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AVO VOLCANO ACTIVITY NOTIFICATION
(1) VOLCANO OBSERVATORY NOTICE FOR AVIATION (VONA)
(2) Issued: (20190515/2222Z)
(3) Volcano: Pavlof (VNUM #312030)
(4) Current Color Code: YELLOW
(5) Previous Color Code: GREEN
(6) Source: Alaska Volcano Observatory
(7) Notice Number:
(8) Volcano Location: N 55 deg 25 min W 161 deg 53 min
(9) Area: Alaska Peninsula
(10) Summit Elevation: 8261 ft (2518 m)
(11) Volcanic Activity Summary: Over the past day low-frequency seismic tremor has been observed at Pavlof and web camera observations from this morning showed a vigorous steam plume from the summit. This represents an increase from background activity and we are increasing the the Aviation Color Code and Alert Level to YELLOW/ADVISORY.

This does not mean that an eruption is likely or imminent. However, past eruptions of Pavlof occurred with little or no warning.
(12) Volcanic cloud height: None
(13) Other volcanic cloud information: None
(14) Remarks: Pavlof Volcano is a snow- and ice-covered stratovolcano located on the southwestern end of the Alaska Peninsula about 953 km (592 mi) southwest of Anchorage. The volcano is about 7 km (4.4 mi) in diameter and has active vents on the north and east sides close to the summit. With over 40 historic eruptions, it is one of the most consistently active volcanoes in the Aleutian arc. Eruptive activity is generally characterized by sporadic Strombolian lava fountaining continuing for a several-month period. Ash plumes as high as 49,000 ft ASL have been generated by past eruptions of Pavlof, and during the March 2016 eruption, ash plumes as high as 40,000 feet above sea level were generated and the ash was tracked in satellite data as distant as eastern Canada. The nearest community, Cold Bay, is located 60 km (37 miles) to the southwest of Pavlof.
(15) Contacts: Michelle Coombs, Scientist-in-Charge, USGS
mcoombs@usgs.gov (907) 786-7497

David Fee, Coordinating Scientist, UAF
dfee1@alaska.edu (907) 322-4085
(16) Next Notice:

AVO/USGS Volcanic Activity Notice

Volcano: Pavlof (VNUM #312030)

Current Volcano Alert Level: ADVISORY
Previous Volcano Alert Level: NORMAL

Current Aviation Color Code: YELLOW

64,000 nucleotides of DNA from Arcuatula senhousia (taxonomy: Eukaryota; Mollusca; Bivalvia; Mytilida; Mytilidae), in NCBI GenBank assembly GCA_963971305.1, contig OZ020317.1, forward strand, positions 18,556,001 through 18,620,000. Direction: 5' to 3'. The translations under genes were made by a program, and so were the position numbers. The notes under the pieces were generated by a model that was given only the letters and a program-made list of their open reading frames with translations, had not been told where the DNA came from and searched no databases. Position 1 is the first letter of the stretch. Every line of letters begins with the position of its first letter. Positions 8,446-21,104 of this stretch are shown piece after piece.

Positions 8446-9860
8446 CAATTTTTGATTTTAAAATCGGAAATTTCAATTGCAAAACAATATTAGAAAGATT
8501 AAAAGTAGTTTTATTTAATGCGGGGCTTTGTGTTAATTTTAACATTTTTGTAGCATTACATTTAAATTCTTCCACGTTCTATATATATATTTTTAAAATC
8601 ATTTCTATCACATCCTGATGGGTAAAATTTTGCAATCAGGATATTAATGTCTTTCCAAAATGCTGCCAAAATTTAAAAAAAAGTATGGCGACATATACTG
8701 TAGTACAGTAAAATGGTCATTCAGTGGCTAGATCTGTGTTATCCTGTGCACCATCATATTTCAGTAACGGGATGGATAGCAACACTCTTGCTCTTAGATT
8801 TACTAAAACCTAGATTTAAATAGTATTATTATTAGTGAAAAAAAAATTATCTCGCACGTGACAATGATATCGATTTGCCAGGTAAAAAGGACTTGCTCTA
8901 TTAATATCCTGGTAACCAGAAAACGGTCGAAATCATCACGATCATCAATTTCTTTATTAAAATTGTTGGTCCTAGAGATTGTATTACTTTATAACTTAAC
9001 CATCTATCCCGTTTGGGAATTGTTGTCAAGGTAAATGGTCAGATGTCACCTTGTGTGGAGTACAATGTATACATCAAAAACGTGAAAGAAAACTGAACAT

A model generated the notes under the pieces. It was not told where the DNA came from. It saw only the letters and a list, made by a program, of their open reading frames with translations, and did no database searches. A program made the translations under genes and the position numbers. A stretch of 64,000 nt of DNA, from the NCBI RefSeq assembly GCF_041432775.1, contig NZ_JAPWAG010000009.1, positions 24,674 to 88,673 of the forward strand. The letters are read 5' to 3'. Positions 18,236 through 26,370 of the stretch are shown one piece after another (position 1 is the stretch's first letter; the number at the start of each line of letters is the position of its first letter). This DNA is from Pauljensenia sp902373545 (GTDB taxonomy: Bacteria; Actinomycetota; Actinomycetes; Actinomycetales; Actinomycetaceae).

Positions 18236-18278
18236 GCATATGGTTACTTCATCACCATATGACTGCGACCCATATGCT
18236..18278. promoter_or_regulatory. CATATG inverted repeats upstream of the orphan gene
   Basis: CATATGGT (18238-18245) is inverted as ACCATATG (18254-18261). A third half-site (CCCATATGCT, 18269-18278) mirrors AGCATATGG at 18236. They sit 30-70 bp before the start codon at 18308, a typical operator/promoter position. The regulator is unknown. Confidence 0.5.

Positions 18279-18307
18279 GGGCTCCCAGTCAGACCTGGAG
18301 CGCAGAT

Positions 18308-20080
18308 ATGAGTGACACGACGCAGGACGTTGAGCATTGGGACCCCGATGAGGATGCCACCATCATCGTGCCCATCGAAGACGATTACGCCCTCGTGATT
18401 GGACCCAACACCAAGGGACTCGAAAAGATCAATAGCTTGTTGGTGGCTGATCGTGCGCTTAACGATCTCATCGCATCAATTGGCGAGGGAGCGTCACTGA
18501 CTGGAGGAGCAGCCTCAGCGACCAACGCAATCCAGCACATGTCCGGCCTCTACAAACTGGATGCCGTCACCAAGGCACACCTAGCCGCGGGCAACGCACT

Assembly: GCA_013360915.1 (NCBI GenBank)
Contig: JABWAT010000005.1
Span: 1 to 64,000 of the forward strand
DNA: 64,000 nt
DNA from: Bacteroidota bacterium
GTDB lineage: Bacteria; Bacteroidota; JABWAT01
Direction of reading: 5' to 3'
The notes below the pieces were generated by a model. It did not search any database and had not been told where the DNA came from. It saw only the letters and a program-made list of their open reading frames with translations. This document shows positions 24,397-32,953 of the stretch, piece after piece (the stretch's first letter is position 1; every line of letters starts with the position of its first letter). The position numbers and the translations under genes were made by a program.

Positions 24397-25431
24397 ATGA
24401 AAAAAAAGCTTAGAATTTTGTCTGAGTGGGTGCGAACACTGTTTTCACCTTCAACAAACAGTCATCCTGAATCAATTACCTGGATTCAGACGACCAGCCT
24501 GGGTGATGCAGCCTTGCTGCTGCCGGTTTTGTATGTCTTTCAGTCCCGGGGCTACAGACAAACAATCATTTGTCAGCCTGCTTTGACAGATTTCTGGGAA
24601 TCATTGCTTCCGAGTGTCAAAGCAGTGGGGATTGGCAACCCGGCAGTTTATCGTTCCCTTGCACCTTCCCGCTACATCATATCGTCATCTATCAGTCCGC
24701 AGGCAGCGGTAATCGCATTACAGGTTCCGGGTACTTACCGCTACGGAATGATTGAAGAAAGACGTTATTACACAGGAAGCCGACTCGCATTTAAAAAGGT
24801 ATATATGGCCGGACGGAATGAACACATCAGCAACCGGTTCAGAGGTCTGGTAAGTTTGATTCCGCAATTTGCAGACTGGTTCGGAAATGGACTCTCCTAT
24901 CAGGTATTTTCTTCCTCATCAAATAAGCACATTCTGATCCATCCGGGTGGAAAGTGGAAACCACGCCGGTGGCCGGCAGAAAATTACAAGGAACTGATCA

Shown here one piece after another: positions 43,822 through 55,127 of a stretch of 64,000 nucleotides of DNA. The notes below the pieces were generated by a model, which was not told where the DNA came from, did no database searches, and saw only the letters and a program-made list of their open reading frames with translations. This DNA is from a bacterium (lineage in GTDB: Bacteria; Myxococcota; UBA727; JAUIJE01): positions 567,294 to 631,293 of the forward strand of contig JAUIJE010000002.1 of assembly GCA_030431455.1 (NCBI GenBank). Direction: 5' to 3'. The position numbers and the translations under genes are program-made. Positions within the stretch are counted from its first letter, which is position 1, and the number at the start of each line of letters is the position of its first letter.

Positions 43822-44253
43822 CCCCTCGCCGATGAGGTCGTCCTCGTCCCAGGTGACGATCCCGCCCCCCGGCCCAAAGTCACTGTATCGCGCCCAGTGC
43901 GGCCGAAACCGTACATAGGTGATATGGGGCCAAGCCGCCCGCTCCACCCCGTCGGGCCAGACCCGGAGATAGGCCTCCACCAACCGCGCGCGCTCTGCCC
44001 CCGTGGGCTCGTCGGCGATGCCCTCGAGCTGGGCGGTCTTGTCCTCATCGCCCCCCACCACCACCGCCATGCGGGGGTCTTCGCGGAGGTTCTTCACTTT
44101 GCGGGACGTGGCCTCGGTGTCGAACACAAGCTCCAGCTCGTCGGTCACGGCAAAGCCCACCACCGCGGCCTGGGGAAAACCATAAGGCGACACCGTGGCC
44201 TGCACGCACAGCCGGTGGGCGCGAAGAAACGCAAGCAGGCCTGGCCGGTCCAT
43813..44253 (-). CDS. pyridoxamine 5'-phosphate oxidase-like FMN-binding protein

Previous Aviation Color Code: GREEN

Issued: Wednesday, May 15, 2019, 2:22 PM AKDT
Source: Alaska Volcano Observatory
Notice Number:
Location: N 55 deg 25 min W 161 deg 53 min
Elevation: 8261 ft (2518 m)
Area: Alaska Peninsula

Volcanic Activity Summary: Over the past day low-frequency seismic tremor has been observed at Pavlof and web camera observations from this morning showed a vigorous steam plume from the summit. This represents an increase from background activity and we are increasing the the Aviation Color Code and Alert Level to YELLOW/ADVISORY.

This does not mean that an eruption is likely or imminent. However, past eruptions of Pavlof occurred with little or no warning.


Recent Observations:
[Volcanic cloud height] None
[Other volcanic cloud information] None
[Lava flow/dome] None
[Lava flow] None

Remarks: Pavlof Volcano is a snow- and ice-covered stratovolcano located on the southwestern end of the Alaska Peninsula about 953 km (592 mi) southwest of Anchorage. The volcano is about 7 km (4.4 mi) in diameter and has active vents on the north and east sides close to the summit. With over 40 historic eruptions, it is one of the most consistently active volcanoes in the Aleutian arc. Eruptive activity is generally characterized by sporadic Strombolian lava fountaining continuing for a several-month period. Ash plumes as high as 49,000 ft ASL have been generated by past eruptions of Pavlof, and during the March 2016 eruption, ash plumes as high as 40,000 feet above sea level were generated and the ash was tracked in satellite data as distant as eastern Canada. The nearest community, Cold Bay, is located 60 km (37 miles) to the southwest of Pavlof.

Contacts: Michelle Coombs, Scientist-in-Charge, USGS
mcoombs@usgs.gov (907) 786-7497

David Fee, Coordinating Scientist, UAF
dfee1@alaska.edu (907) 322-4085

The Alaska Volcano Observatory is a cooperative program of the U.S. Geological Survey, the University of Alaska Fairbanks Geophysical Institute, and the Alaska Division of Geological and Geophysical Surveys.
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Page modified: December 2, 2016 10:12
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